The DeMarker Indicator Explained – What is the DeMarker Indicator?

The DeMarker, or “DeM”, indicator is another member of the “Oscillator” family of technical indicators. Tom Demarker created the DeM in an attempt to measure the demand for the underlying currency pair. The DeM indicator relates recent price action to recently closed prices. Traders use the index to determine overbought and oversold conditions, assess risk levels, and time when price exhaustion is imminent.

The DeMarker is classified as an “oscillator” since the resulting curve fluctuates between values of zero and “1”, although some variants of the indicator have a “100” and “-100” scale. The indicator typically has lines drawn at both the “0.30” and “0.70” values as warning signals. Values exceeding either boundary are deemed more risky, while values within are considered low risk. Overbought and oversold conditions are imminent when the curve crosses over these boundary lines, respectively.

DeMarker Formula

The DeM indicator is common on Metatrader4 trading software, and the calculation formula sequence involves these straightforward steps:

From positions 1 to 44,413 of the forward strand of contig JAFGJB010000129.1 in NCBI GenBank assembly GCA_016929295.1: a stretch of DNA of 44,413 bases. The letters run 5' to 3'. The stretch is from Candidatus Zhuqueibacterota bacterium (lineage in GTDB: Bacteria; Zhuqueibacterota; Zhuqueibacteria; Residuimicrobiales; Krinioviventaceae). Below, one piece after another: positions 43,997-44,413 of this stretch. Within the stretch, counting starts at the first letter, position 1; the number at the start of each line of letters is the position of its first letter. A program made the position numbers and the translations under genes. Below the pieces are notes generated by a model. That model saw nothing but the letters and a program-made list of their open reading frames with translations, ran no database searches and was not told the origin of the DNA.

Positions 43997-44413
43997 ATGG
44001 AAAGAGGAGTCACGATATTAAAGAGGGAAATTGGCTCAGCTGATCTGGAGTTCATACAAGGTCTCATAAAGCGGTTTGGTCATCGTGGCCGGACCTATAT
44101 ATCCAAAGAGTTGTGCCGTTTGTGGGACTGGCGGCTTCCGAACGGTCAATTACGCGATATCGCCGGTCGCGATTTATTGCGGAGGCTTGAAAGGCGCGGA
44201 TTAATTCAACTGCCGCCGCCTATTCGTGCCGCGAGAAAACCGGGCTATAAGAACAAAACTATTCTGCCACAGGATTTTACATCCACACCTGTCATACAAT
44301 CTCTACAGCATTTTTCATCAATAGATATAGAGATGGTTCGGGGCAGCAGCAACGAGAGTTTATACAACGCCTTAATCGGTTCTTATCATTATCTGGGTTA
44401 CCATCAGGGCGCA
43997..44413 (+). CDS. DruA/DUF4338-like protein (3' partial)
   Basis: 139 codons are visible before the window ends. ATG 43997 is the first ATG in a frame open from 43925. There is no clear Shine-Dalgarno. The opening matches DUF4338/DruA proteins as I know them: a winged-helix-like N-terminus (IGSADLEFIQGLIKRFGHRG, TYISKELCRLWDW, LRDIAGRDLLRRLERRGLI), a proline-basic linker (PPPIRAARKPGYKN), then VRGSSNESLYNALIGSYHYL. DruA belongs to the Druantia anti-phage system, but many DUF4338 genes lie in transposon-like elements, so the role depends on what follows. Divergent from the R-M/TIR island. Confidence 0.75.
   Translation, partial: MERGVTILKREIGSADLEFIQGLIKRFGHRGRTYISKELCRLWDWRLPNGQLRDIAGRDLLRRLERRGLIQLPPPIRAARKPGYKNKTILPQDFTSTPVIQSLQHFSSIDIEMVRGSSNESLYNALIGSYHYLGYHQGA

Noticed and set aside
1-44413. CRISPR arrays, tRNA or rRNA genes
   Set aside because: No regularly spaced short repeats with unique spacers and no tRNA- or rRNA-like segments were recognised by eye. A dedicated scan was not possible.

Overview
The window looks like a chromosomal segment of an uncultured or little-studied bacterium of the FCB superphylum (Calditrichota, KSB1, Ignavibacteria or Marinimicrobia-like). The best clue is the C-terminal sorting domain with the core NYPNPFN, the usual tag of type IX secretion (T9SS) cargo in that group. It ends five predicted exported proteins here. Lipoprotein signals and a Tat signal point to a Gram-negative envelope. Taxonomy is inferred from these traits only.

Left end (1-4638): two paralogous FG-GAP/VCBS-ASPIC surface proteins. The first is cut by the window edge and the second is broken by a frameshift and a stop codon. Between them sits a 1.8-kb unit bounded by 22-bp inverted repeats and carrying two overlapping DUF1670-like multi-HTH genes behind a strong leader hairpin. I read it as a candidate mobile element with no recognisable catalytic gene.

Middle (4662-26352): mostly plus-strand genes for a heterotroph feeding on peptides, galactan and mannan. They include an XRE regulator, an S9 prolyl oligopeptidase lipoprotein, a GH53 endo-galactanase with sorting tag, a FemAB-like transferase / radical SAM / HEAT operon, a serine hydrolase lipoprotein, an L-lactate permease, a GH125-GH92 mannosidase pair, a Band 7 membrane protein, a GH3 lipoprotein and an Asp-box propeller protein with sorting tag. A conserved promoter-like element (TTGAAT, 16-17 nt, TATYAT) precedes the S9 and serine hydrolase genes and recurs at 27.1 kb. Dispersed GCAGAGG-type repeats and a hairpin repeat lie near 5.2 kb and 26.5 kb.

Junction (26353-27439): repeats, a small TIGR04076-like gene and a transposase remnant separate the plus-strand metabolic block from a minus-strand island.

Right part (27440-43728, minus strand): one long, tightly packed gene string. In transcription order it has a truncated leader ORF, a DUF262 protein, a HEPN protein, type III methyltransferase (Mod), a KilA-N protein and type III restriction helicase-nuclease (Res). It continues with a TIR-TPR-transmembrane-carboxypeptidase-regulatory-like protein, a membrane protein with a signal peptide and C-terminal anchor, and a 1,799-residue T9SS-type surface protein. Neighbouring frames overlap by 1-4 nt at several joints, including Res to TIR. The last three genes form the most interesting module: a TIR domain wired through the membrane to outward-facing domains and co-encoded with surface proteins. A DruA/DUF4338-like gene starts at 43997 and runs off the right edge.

1. Choose a predetermined period “X” (Standard value is “14”, although a value of “8” or “9” tends to be more sensitive);
  2. Calculate DeMax = High – Previous High if >0, otherwise DeMax = 0;
  3. Calculate DeMin = Previous Low – Low if >0, otherwise DeMin = 0;
  4. DeM = MA of DeMax/(MA of DeMax + MA of DeMin).

Software programs perform the necessary computational work and produce a DeM indicator as displayed in the bottom portion of the following chart:

Metatrader 4

The DeM indicator is composed of a single fluctuating curve. Traders will occasionally add an exponential moving average, as above in red, to enhance the value of the trading signals. In the example above, the “Green” line is the DeMarker, while the “Red” line represents an “EMA” for the same period variable of “14”. The DeMarker is viewed as a “leading” indicator, in that its signals foretell that a change in trend is imminent. The weakness in the indicator is that timing is not necessarily a product of the DeM, the reason for attaching a “lagging” moving average to confirm the DeM signal.

The DeMarker indicator tends to pick major bottoms better than tops. A shorter period setting will create a more sensitive indicator, but will also increase choppiness and the potential for increased false signals.

The next article in this series on the DeMarker indicator will discuss how this oscillator is used in forex trading and how to read the various graphical signals that are generated.

Next Article >> An example strategy based on the Demarker Indicator >>

Risk Statement: Trading Foreign Exchange on margin carries a high level of risk and may not be suitable for all investors. The possibility exists that you could lose more than your initial deposit. The high degree of leverage can work against you as well as for you.